Even those who didn't know where the memorial service was Friday could find it by following the stream of people flowing toward Centennial Hall at noon or the cars lining up to circle through the full parking lot.
All three parts of the ballroom were opened up, with 1,000 chairs lined in tight rows, and still there weren't enough seats. People stood five deep along the walls and into the aisles.
"It's the largest gathering of people in Juneau at one time that I've seen," said Jane Ginter. Her husband and son were in the subway underneath the Pentagon when it was hit, but were unhurt. Now she's waiting for them to come home Monday.
In all, nearly 1,800 people gathered for the nondenominational service as part of a national day of remembrance for Tuesday's terrorist attacks.
"We gather today as people who struggle for answers," said the Rev. Greg Lindsay from Northern Light United Church, opening the service. "We are Jew and Christian, Protestant and Catholic, Sikh, Buddhist and Muslim ... Our presence speaks the promise that love is stronger than hate."
While the tone of the Juneau service was inclusive, hate crimes against Muslims and Sikhs in other parts of the country have touched some Juneau residents. Three seats stayed empty at the end of the row of religious leaders on stage. A Juneau Muslim family had been invited to speak as part of the service, but decided not to at the last minute. They are aware that Muslims have been attacked in other places.
"They're kind of leery of being identified," said HariDev Singh Khalsa.
Khalsa sat with his wife, Mukhya Kaur, near the front of the room, their white and yellow turbans easy to spot in the crowd of bare heads. The Khalsa's also realize that their traditional dress makes them stand out.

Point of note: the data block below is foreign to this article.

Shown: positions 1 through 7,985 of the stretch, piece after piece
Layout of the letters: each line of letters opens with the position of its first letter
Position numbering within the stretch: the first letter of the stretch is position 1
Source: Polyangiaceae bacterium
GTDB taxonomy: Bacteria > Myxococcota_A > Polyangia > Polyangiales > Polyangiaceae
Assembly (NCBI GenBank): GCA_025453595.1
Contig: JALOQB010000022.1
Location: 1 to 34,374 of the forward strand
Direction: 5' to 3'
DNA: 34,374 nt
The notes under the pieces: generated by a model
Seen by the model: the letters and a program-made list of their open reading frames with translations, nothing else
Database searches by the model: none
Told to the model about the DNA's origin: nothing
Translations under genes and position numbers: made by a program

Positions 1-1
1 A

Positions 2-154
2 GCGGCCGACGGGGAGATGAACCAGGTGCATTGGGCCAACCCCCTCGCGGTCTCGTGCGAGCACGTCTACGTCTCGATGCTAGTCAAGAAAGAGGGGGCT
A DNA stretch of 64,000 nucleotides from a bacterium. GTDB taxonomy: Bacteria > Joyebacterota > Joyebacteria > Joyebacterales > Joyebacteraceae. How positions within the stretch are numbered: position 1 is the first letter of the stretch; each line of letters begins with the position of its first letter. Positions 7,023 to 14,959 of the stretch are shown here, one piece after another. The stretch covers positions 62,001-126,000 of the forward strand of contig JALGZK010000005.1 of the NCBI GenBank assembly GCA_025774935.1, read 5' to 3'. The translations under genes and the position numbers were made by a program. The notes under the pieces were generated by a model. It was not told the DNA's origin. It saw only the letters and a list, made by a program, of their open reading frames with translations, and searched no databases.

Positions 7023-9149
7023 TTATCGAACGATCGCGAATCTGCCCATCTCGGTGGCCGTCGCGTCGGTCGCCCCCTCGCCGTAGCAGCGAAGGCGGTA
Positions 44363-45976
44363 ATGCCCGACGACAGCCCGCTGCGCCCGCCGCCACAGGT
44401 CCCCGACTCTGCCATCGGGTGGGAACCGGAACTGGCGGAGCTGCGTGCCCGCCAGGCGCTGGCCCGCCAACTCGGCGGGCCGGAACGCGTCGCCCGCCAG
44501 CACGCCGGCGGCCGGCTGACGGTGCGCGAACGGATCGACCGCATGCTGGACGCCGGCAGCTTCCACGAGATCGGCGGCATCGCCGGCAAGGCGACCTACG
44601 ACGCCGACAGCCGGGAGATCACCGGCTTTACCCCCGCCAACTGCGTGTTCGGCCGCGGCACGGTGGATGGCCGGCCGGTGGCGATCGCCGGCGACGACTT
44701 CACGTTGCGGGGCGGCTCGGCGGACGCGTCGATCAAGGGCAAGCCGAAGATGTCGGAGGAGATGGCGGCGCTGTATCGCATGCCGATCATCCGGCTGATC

"We receive about 30 e-mails a day about people in other parts of the country who have been beaten or bombed... We heard that cab drivers are being pulled out of their cabs in New York and beat up," said Mukhya Kaur Khalsa. "People assume everybody with a turban is associated with bin Laden, whereas most Muslims don't even wear a turban."
The Khalsa's are American Sikhs, a branch of Hinduism. They feel safe in Juneau, but are looking toward a planned trip to Albuquerque in October with a little more caution.
"The world has changed for the Sikh religion," said Hari Dev Singh Khalsa.
Juneau residents denounced the hate crimes seen in other states.
"Muslims aren't the enemy," said Todd Buck. "Terrorists are the enemy. I have some good friends who are Arab."
The resounding prayers Friday were for peace and healing, for an end to violence, for courage and justice.
"There's a powerful sense of community in this room today and I believe that can give us all healing," Lt. Gov. Fran Ulmer said as she looked over the crowd, many people wearing red, white or blue.
Then, at 12:30, Ulmer asked for a moment of silence, and even the children were quiet. Babies crying a moment before were muffled and the low whir of the ventilation could be heard, as in an empty room.
The silence melted into singing "God Bless America" and some people held up small flags. Ten baskets passed to collect donations filled quickly with bills and coins. When counted, the noontime collection amounted to $20,303, which will go to the Sept. 11 Fund set up to help the American Red Cross and other nonprofits with relief efforts and rebuilding in New York City and Washington, D.C. Donations can also be made through www.uwnyc.org.
After the service Heather Bunnell said she hopes the events of this past week revive American patriotism.
"I feel like it's once again we're uniting as a country back to 'in God we trust' and unfortunately it takes something like this to do this," Bunnell said, crying as she spoke. "My children, they're going to know God and they're going to love their neighbors and that means other countries too."
Her husband picked up the train of thought.
"For so many years and so many generations this country has had the luxury of peace on our home front," Barry Bunnell said. "Few understand the blood that's been shed and lives that have been lost to secure that freedom. For so much of America this has been an eye-opener to what so much of the rest of the world lives with every day."
In the foyer, people drew mountains, eagles and other pictures of hope on a billboard-sized easel Paul Wislotski had set up. He plans to send the drawings to the people of New York and Washington, D.C.
"America needs a way to grieve, and one way to grieve is through art," said Wislotski, who calls himself a missionary of art. He will have the easels up at Marine Park from 10 a.m. to 6 p.m. today. The United Methodist Churches of Greater Juneau are sponsoring a candlelight service in Marine Park at 7 p.m. today.
Kristan Hutchison can be reached at email@example.com.
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